In 1997 Task Force Games worked with the Starfire Design Studio (SDS) to produce several electronically published STARFIRE products. This allowed the publication of the long-delayed Sky Marshal #2 (1997) and The Fourth Interstellar War (1997).
Classic Starfire and the Starfire Design Studio
In November of 1997 Task Force Games sold the STARFIRE gaming system to Marvin Lamb (the Starfire Design Studio). The Electronic Communique (EC) started in 1997 and continued until 2000 with more than 40 issues. Andy Blazel updated and modified Marvin's own ship designer program so it could be released as Shipyard. In 1998 the SDS released the Third Edition Tactical Rules, Revised and Insurrection, a supplement based on David Weber's novel of the same name that detailed the Terran Civil War.
In 2002 the SDS and 3rdR Design Group released an additional product called the Unified Tech Manual. It combined all the technologies from all the Third Edition supplements and added a few new technologies. This was the last Third Edition product for CLASSIC STARFIRE.
In 2015 the SDS re-released the CLASSIC STARFIRE products in electronic format. That necessitated creating new covers for the handful of products that did not have cover art. Those products were Sky Marshal #2, The Fourth Interstellar War, and Insurrection.
Classic Starfire and Non-Weber Supplements
Between 1995 and 1997 there were two additional supplements published by Task Force Games that were not officially part of David Weber's Starfire history. These were First Contact and Alkeda Dawn.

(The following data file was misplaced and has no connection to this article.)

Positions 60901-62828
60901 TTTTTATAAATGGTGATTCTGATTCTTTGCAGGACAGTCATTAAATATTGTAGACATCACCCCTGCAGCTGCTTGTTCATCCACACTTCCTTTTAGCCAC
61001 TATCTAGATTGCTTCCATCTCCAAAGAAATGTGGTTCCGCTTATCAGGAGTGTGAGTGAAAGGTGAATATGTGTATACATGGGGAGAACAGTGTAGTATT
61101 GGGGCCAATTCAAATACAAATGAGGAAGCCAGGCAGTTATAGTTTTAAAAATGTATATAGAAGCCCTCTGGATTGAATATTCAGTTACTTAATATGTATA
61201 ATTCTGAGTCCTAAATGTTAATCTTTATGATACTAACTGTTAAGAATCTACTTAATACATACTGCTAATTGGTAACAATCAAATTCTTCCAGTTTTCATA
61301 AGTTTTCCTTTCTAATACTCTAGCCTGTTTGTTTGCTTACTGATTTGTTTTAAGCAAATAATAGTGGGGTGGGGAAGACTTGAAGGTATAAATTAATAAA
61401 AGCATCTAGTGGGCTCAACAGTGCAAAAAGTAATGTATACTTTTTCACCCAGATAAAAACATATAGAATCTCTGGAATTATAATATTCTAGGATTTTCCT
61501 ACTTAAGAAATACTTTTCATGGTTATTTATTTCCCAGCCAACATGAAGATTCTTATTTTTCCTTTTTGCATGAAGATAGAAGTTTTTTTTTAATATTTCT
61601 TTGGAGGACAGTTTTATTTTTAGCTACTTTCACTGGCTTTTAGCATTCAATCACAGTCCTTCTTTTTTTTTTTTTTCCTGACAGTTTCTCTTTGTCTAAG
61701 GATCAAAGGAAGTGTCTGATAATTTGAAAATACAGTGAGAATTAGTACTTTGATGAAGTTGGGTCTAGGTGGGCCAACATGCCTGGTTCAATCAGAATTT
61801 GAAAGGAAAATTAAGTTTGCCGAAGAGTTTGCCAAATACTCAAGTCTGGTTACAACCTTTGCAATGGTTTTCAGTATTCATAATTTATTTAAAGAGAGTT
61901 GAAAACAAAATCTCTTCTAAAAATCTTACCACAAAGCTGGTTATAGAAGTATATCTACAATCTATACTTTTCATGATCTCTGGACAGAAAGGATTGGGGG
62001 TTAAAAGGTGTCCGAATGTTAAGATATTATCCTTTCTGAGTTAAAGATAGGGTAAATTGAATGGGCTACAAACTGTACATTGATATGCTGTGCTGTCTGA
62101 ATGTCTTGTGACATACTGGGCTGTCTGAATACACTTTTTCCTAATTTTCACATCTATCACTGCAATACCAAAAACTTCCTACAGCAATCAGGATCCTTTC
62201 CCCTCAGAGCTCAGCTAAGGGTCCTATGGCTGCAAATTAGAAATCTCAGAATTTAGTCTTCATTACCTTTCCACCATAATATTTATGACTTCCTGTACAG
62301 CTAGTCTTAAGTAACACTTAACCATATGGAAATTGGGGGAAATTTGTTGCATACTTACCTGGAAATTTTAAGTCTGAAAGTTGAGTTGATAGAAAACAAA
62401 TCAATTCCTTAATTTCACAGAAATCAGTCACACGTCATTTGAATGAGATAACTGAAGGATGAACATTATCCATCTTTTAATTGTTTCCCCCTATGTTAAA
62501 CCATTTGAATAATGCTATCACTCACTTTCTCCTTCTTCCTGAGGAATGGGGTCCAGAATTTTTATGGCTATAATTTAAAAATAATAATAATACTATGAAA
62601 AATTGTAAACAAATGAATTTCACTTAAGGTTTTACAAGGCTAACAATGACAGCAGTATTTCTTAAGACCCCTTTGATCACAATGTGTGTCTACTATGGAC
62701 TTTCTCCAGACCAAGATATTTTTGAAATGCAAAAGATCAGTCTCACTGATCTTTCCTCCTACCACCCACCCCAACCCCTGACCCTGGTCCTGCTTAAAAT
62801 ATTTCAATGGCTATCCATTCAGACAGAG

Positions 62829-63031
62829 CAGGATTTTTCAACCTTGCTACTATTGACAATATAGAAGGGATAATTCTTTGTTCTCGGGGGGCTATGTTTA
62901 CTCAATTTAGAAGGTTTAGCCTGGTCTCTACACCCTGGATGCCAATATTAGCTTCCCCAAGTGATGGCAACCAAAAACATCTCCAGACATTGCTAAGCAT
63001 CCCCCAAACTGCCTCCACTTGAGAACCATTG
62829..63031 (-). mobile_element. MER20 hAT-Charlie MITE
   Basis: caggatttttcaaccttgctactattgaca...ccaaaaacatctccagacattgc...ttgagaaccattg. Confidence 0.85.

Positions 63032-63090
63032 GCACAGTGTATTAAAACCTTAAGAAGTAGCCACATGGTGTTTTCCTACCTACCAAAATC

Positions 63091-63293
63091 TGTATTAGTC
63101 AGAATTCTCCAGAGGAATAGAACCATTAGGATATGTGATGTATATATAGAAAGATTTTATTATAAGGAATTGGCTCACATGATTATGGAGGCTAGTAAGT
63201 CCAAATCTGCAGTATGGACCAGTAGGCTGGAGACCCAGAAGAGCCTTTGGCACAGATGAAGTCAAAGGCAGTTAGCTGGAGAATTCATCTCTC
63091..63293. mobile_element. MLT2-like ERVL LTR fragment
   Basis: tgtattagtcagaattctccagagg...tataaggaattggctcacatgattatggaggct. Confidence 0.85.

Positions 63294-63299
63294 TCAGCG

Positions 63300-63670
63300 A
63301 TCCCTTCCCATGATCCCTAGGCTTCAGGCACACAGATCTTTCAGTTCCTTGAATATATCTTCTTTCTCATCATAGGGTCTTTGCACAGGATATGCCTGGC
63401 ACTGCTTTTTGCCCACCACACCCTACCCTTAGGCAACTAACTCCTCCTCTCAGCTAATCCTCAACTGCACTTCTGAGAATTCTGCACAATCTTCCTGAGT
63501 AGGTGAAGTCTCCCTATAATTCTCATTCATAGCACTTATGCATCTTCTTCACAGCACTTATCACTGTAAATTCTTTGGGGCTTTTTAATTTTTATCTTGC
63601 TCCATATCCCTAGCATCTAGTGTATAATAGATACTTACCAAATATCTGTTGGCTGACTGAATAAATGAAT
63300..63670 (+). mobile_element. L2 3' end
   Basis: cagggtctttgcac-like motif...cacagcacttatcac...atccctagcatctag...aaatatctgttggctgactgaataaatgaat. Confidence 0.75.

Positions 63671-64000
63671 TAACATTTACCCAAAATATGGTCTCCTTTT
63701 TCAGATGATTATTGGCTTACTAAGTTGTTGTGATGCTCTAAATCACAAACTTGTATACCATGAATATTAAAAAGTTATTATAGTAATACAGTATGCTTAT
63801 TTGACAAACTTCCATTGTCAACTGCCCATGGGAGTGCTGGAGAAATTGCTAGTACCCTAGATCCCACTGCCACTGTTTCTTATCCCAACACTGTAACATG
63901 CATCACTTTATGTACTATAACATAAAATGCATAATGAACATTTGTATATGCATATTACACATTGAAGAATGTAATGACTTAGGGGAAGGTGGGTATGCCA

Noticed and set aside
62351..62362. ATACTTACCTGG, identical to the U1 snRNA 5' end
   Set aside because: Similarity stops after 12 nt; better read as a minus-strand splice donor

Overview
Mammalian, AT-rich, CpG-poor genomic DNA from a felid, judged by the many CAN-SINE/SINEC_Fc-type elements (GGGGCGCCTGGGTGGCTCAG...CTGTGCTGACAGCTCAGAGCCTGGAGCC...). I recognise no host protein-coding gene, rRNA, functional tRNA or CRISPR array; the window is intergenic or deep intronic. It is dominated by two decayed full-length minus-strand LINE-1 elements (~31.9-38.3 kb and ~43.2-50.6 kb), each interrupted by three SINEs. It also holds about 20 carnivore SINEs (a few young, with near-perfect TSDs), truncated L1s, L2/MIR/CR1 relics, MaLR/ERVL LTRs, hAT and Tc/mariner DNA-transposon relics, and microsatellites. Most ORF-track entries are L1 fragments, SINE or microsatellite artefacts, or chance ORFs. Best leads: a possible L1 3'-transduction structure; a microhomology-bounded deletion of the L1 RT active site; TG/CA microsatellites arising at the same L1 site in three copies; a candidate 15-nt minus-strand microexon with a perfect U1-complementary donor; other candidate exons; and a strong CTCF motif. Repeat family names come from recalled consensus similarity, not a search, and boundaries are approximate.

Alkeda Dawn is a completly new history created by Mark Costello and Bryant Wu. It detailed the flight of the Vestrii from the Hre'Daak, an ancient empire that believed everyone must join them or be eliminated. The Vestrii fled across the stars for centuries, meeting a race of religious fanatics (the Kess), and a race of cyborg fleets that wander the galaxy harvesting organic and inorgranic resources from whomever they meet (the J'Rill).
First Contact was to be a bridge between the Alkeda Dawn history and the Weber/White history, briefly detailing when the Vestrii found the Grand Alliance and fought briefly against the Tangri raiders. It is generally regarded as a novelty item and not officially part of the CLASSIC STARFIRE history.
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Galactic Starfire was launched by the SDS to shift the focus from scenario-driven combat to the strategic game, since the player-base were more interested in campaign games. The focus on balancing the technologies with each other, and on more balanced strategic gameplay, was paired with a drive to increase the simplicity of the game and allowing the player to focus on the decisions that mattered. Nearly every rules section, technology, and game concept was re-evaluated over several years and culminated in two playtest campaigns. By the end of 1999, Marvin hired Matthew to help coordinate the volunteer work and do pre-publication editing. In April 2000, Galactic Stafire was prepped for release in time for Origins and GenCon that summer.